I love a sunburnt country,
A land of sweeping plains,
Of ragged mountain ranges,
Of droughts and flooding rains.
I love her far horizons,
I love her jewel-sea,
Her beauty and her terror
The wide brown land for me!
Rain for Christmas takes this theme of drought which Dorothea Mackellar explains in the fifth verse of her poem.
Core of my heart, my country!
Her pitiless blue sky,
When, sick at heart, around us
We see the cattle die
But then the grey clouds gather,
And we can bless again
The drumming of an army,
The steady soaking rain.
As this story opens Sally is writing her annual Christmas letter to Santa. She asks for a long list of special gifts including a little boat to sail in the rock pool in the creek near her outback home. While this is a lovely idea Sally knows she will not be able to sail her boat. "The creek had no water and the rock pool was nothing but a patch of sticky mud." Sally sees the bush animals have come close to the house in the hope of some water. You can see them gathering near the water tank in the illustration below.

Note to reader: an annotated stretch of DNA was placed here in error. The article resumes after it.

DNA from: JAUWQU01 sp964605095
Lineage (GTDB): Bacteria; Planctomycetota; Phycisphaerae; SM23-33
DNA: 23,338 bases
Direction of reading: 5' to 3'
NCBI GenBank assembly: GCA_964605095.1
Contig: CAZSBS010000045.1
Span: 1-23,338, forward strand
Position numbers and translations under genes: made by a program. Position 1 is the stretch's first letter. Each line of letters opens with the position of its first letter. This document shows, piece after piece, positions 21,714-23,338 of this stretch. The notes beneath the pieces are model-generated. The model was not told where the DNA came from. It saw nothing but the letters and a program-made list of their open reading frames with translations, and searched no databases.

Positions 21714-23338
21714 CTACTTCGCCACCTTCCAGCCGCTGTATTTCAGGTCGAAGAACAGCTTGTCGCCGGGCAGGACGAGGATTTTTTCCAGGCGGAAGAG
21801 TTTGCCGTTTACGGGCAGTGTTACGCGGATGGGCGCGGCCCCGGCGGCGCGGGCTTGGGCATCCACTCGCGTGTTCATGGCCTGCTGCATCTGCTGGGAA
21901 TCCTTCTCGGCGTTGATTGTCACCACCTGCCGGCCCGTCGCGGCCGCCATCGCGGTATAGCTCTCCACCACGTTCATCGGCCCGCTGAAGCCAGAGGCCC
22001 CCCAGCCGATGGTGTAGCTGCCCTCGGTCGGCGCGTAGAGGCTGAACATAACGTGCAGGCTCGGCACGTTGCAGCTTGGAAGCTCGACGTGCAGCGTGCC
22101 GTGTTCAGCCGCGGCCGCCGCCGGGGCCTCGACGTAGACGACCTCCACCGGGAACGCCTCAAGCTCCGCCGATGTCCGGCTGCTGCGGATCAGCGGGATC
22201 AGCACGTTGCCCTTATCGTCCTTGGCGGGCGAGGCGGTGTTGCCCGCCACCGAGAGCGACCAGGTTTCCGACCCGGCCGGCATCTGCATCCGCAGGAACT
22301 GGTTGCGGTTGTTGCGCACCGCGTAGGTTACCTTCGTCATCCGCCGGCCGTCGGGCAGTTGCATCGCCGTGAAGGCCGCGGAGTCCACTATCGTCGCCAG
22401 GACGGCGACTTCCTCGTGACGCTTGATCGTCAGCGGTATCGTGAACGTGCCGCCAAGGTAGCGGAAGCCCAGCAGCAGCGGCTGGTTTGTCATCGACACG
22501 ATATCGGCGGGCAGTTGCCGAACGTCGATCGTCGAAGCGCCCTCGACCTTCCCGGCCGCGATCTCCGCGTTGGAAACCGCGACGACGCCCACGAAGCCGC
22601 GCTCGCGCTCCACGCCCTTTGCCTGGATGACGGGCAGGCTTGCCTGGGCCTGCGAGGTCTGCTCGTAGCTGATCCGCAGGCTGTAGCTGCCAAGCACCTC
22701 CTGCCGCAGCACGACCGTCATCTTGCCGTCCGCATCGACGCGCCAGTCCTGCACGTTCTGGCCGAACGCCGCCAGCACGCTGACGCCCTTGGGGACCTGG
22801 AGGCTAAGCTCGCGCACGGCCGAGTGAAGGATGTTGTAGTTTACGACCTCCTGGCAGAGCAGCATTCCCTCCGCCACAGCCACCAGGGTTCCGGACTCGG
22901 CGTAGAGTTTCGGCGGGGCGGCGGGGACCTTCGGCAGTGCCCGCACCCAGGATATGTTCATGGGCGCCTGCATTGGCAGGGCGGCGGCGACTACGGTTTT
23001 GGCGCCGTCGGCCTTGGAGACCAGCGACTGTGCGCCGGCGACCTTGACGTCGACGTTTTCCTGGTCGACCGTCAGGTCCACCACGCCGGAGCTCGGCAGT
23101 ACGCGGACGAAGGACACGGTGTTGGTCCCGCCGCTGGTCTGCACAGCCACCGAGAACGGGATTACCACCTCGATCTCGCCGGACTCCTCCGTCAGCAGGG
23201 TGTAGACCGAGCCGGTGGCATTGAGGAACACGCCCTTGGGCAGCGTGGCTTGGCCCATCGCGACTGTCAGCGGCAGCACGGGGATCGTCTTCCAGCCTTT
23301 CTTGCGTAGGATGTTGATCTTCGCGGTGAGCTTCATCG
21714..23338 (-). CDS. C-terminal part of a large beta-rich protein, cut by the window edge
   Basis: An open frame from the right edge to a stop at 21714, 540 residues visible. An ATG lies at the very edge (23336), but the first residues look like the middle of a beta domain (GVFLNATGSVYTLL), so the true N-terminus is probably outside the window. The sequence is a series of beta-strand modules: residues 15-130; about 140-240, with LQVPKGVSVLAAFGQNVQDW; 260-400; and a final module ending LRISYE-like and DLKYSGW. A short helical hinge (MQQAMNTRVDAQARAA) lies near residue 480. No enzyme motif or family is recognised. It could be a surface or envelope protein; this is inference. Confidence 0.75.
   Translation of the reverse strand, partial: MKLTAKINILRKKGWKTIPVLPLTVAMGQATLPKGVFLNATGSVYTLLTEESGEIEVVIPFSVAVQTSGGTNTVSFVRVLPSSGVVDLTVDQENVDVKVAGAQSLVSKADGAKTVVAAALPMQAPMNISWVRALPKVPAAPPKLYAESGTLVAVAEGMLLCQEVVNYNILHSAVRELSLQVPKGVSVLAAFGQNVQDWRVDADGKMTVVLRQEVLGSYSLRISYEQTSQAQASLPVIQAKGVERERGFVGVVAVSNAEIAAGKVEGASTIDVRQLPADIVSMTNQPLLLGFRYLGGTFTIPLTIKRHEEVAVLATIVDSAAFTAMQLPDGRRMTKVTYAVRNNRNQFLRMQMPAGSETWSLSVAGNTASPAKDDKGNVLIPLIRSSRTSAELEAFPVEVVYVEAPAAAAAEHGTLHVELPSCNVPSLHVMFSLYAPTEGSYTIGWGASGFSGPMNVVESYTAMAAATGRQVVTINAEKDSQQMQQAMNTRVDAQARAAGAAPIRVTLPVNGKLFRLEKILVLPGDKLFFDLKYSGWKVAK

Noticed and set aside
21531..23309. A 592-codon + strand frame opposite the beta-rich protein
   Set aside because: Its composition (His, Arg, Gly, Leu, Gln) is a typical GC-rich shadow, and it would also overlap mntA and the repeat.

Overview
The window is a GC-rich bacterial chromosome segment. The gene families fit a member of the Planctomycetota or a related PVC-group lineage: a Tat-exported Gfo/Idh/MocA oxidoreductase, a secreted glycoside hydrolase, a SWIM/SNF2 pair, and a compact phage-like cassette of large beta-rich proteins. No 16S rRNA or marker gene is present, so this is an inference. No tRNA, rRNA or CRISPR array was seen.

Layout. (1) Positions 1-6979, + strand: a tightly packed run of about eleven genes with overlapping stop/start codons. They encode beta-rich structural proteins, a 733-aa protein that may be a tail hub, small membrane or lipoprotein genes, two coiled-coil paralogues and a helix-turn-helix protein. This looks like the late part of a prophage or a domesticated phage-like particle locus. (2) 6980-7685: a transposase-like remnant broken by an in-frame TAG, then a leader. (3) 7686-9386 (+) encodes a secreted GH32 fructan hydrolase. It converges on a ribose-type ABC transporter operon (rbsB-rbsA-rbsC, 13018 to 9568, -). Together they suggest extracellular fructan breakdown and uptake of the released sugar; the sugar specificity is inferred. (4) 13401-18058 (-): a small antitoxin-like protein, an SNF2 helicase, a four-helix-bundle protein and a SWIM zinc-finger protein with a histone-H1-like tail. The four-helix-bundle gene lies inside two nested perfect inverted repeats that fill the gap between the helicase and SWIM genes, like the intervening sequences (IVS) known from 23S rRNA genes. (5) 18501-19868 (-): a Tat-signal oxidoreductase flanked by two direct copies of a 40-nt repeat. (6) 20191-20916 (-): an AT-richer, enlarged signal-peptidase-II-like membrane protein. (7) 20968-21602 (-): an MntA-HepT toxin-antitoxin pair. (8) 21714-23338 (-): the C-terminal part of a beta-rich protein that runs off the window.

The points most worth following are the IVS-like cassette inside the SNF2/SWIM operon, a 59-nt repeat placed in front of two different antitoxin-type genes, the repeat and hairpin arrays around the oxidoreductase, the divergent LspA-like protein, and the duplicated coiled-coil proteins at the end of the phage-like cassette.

Sally re-writes her Christmas letter.
I don't want any presents this year, but please, please, please could you make it rain on Christmas Day?
Your friend Sally.
Just as Santa is about to set off from the North Pole he sees Sally's letter in the snow. He is puzzled at first but then he has a splendid idea. "We can take a giant snowball to Australia!"
This is an old book first published in 1989 but you might be lucky and find a copy in your library. Please don't wait until next Christmas - this book is worth hunting for now.
Richard Tulloch uses a brilliant word in this book and I will use it to sum up Rain for Christmas :